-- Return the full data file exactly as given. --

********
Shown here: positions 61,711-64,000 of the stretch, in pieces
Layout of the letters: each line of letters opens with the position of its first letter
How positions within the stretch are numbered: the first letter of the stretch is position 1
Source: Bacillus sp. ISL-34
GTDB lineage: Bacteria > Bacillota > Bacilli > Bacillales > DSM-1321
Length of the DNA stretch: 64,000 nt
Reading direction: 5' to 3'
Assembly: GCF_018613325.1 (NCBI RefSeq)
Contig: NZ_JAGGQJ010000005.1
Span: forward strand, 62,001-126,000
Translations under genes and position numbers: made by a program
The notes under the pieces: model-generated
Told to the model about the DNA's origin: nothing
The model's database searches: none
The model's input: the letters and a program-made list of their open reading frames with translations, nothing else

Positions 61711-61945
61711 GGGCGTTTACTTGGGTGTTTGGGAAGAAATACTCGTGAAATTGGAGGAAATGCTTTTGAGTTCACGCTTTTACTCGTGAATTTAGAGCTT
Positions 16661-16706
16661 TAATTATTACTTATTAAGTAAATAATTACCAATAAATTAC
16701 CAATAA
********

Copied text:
Shown here: positions 61,711-64,000 of the stretch, in pieces
Layout of the letters: each line of letters opens with the position of its first letter
How positions within the stretch are numbered: the first letter of the stretch is position 1
Source: Bacillus sp. ISL-34
GTDB lineage: Bacteria > Bacillota > Bacilli > Bacillales > DSM-1321
Length of the DNA stretch: 64,000 nt
Reading direction: 5' to 3'
Assembly: GCF_018613325.1 (NCBI RefSeq)
Contig: NZ_JAGGQJ010000005.1
Span: forward strand, 62,001-126,000
Translations under genes and position numbers: made by a program
The notes under the pieces: model-generated
Told to the model about the DNA's origin: nothing
The model's database searches: none
The model's input: the letters and a program-made list of their open reading frames with translations, nothing else

Positions 61711-61945
61711 GGGCGTTTACTTGGGTGTTTGGGAAGAAATACTCGTGAAATTGGAGGAAATGCTTTTGAGTTCACGCTTTTACTCGTGAATTTAGAGCTT
Positions 16661-16706
16661 TAATTATTACTTATTAAGTAAATAATTACCAATAAATTAC
16701 CAATAA